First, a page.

Doorknobs May Be 'Reservoirs' for MRSA
Researchers Track Spread of MRSA in Homes With Contaminated Household Items
WebMD News Archive
Minimizing Your Risk of MRSA
So what should you do to minimize the risk of MRSA spreading in your household?
- Practice good hand washing techniques, says Catherine Bennett, PhD, head of the School of Health and Social Development at the Deakin University Australia in Burwood, Victoria, Australia. She moderated the session at which the findings were presented.
- "Good hand washing techniques" mean means washing with soap and water for at least 15 seconds. Also, thoroughly wash your face.
- Always wash after playing with a pet.
- Use alcohol-based hand sanitizers or wipes when washing isn't possible.
- Don't share towels, uniforms, or other items that come into contact with bare skin, the main entry point for MRSA.
- Keep cuts or broken skin clean and covered with dry bandages until healed.
- Clean shared sports equipment with antiseptic solution before each use. Or use a towel as a barrier between skin and equipment.
- Be on the lookout for infections. Early on, a staph infection resembles a spider bite (a red, irritated bump). Don't wait -- have a nurse or doctor look at it.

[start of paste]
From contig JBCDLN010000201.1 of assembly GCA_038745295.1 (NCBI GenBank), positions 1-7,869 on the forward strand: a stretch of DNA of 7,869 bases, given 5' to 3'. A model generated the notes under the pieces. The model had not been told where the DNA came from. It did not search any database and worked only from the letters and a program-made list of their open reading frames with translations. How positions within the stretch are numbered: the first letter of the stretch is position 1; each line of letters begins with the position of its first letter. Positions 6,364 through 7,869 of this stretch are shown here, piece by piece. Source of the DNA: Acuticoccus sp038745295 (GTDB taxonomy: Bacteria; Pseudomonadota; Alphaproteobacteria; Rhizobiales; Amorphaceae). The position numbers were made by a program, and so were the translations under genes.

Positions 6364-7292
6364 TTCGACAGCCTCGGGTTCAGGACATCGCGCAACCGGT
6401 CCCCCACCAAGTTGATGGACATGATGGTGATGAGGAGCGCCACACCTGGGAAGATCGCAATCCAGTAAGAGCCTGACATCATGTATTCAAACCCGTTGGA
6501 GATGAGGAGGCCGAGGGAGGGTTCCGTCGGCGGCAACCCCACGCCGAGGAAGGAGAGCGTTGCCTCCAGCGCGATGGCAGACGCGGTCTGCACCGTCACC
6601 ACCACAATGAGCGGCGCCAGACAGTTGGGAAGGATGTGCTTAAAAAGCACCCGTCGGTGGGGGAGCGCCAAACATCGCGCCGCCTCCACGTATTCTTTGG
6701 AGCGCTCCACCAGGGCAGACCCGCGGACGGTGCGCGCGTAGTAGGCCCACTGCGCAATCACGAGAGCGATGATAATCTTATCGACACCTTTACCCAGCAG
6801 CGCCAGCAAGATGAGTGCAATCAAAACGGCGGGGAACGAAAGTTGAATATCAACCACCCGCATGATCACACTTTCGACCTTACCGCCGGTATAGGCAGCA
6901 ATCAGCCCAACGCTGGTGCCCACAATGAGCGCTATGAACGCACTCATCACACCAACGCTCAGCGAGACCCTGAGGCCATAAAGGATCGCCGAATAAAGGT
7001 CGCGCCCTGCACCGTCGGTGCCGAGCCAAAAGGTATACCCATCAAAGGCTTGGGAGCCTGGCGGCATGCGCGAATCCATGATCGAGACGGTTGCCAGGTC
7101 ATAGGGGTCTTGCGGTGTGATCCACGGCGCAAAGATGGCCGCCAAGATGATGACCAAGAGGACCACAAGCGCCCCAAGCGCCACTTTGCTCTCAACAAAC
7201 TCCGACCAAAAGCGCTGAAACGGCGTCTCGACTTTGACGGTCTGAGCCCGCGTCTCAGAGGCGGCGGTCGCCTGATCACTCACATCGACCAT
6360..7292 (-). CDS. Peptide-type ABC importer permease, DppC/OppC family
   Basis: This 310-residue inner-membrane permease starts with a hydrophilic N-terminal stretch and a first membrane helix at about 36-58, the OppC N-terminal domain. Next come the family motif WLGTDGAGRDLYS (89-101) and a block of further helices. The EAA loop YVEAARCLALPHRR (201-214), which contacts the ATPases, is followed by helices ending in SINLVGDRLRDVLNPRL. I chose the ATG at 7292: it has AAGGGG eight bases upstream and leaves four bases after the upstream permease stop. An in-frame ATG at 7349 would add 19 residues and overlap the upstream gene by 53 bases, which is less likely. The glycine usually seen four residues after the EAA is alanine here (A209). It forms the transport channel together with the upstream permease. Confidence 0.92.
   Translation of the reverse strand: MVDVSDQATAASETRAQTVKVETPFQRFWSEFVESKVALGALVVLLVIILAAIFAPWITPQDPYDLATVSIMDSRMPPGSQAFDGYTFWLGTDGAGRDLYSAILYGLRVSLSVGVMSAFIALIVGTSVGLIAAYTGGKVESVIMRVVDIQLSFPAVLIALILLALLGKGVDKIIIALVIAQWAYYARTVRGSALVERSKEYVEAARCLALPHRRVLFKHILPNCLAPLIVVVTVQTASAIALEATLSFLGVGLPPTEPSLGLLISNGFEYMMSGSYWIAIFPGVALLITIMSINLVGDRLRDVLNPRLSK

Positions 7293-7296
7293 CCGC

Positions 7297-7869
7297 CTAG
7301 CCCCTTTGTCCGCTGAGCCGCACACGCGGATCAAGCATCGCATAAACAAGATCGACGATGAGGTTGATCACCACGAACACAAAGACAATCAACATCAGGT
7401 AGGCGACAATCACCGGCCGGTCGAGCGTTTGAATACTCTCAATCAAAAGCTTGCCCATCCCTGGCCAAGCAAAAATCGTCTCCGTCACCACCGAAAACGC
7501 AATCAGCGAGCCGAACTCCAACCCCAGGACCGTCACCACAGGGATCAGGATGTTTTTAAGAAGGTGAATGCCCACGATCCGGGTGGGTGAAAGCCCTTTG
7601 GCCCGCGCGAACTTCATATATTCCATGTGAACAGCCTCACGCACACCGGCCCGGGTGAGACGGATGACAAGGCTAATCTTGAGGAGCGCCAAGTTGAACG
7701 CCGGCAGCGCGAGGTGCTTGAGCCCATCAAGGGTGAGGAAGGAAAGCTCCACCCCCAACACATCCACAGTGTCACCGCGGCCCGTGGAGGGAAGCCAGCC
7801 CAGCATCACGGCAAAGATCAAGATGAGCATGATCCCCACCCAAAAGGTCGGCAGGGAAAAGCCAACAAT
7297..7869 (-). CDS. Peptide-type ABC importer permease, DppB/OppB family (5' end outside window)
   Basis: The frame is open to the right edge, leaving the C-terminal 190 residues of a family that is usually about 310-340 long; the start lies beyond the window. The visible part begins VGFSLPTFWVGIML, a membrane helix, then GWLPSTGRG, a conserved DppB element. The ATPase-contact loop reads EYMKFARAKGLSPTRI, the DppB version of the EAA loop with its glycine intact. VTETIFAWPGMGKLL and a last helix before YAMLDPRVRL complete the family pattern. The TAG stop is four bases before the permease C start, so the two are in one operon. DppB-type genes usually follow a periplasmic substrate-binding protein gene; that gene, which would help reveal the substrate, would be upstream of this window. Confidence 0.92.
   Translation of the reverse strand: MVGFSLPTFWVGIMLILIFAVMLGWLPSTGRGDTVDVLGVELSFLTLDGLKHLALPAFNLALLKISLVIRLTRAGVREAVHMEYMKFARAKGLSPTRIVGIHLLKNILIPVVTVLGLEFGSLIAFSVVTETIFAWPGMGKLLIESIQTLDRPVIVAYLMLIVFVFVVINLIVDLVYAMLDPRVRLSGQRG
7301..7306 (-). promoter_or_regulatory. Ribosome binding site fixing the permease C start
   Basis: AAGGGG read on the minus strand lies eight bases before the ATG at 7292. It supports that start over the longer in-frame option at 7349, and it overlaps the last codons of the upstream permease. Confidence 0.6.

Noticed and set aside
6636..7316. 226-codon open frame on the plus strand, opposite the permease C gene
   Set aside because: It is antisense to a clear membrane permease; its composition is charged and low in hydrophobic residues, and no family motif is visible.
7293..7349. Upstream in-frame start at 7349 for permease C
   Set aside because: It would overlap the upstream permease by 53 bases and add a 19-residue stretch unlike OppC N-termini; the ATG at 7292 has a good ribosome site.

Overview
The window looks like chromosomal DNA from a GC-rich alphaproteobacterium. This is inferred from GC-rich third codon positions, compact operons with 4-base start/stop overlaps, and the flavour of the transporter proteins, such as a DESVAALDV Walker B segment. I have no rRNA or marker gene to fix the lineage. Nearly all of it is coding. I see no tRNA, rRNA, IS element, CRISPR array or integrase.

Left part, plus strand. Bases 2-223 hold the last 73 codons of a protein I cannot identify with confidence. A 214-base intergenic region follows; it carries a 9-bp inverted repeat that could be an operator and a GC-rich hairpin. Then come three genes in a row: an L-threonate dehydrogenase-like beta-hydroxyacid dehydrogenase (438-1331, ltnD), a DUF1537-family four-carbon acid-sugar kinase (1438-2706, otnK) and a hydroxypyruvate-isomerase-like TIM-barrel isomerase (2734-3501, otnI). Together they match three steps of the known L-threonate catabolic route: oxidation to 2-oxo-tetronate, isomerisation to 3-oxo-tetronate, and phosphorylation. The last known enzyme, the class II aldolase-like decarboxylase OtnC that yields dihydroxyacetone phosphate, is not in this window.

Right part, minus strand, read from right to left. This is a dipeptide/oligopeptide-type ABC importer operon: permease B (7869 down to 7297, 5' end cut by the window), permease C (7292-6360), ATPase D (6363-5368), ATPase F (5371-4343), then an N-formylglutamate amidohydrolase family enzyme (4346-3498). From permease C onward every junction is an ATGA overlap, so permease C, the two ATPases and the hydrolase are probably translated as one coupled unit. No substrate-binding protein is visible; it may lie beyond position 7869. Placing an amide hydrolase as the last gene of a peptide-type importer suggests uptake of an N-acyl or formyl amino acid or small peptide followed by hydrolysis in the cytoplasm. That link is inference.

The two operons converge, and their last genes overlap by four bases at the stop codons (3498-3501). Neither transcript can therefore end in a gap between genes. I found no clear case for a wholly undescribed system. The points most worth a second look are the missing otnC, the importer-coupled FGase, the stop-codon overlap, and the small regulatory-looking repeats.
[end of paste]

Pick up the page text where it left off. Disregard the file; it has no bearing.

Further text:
- If you have an infection, don't try to squeeze out the pus. This only spreads germs on your skin.
- Always keep surfaces clean, particularly if someone has an active infection, Bennett tells WebMD.
- Whether to clean doorknobs, counters, and other potential sources of infection with bleach or antimicrobial agents is tricky, Bennett says. "You don't want to encourage resistance. So use them in moderation."
If you have a young child, make sure he or she follows these recommendations.
These findings were presented at a medical conference. They should be considered preliminary as they have not yet undergone the "peer review" process, in which outside experts scrutinize the data prior to publication in a medical journal.